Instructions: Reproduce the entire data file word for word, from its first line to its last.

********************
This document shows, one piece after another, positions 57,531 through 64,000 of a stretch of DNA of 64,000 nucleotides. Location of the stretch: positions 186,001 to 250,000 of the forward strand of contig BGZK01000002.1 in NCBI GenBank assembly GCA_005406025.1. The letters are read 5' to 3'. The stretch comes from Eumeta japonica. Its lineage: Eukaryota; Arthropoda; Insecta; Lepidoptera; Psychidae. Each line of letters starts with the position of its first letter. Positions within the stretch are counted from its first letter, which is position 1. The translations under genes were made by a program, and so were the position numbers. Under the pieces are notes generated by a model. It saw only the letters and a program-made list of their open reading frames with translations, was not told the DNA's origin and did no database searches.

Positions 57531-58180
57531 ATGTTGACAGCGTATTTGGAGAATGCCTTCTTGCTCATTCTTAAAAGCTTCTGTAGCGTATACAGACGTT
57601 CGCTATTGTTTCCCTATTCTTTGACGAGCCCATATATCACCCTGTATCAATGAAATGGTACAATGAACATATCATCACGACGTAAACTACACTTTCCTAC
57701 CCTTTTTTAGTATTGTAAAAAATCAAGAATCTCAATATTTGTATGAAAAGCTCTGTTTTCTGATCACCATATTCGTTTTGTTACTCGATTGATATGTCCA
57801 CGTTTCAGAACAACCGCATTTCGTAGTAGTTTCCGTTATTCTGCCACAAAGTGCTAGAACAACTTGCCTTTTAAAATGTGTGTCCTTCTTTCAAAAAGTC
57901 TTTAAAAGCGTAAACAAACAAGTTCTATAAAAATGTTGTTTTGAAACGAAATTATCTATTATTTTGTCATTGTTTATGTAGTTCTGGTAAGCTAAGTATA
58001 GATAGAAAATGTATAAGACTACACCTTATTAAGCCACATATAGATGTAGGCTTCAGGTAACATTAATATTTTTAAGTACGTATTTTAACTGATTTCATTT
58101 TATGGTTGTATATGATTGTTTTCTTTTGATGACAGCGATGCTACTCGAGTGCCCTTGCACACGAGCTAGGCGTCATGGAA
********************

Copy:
This document shows, one piece after another, positions 57,531 through 64,000 of a stretch of DNA of 64,000 nucleotides. Location of the stretch: positions 186,001 to 250,000 of the forward strand of contig BGZK01000002.1 in NCBI GenBank assembly GCA_005406025.1. The letters are read 5' to 3'. The stretch comes from Eumeta japonica. Its lineage: Eukaryota; Arthropoda; Insecta; Lepidoptera; Psychidae. Each line of letters starts with the position of its first letter. Positions within the stretch are counted from its first letter, which is position 1. The translations under genes were made by a program, and so were the position numbers. Under the pieces are notes generated by a model. It saw only the letters and a program-made list of their open reading frames with translations, was not told the DNA's origin and did no database searches.

Positions 57531-58180
57531 ATGTTGACAGCGTATTTGGAGAATGCCTTCTTGCTCATTCTTAAAAGCTTCTGTAGCGTATACAGACGTT
57601 CGCTATTGTTTCCCTATTCTTTGACGAGCCCATATATCACCCTGTATCAATGAAATGGTACAATGAACATATCATCACGACGTAAACTACACTTTCCTAC
57701 CCTTTTTTAGTATTGTAAAAAATCAAGAATCTCAATATTTGTATGAAAAGCTCTGTTTTCTGATCACCATATTCGTTTTGTTACTCGATTGATATGTCCA
57801 CGTTTCAGAACAACCGCATTTCGTAGTAGTTTCCGTTATTCTGCCACAAAGTGCTAGAACAACTTGCCTTTTAAAATGTGTGTCCTTCTTTCAAAAAGTC
57901 TTTAAAAGCGTAAACAAACAAGTTCTATAAAAATGTTGTTTTGAAACGAAATTATCTATTATTTTGTCATTGTTTATGTAGTTCTGGTAAGCTAAGTATA
58001 GATAGAAAATGTATAAGACTACACCTTATTAAGCCACATATAGATGTAGGCTTCAGGTAACATTAATATTTTTAAGTACGTATTTTAACTGATTTCATTT
58101 TATGGTTGTATATGATTGTTTTCTTTTGATGACAGCGATGCTACTCGAGTGCCCTTGCACACGAGCTAGGCGTCATGGAA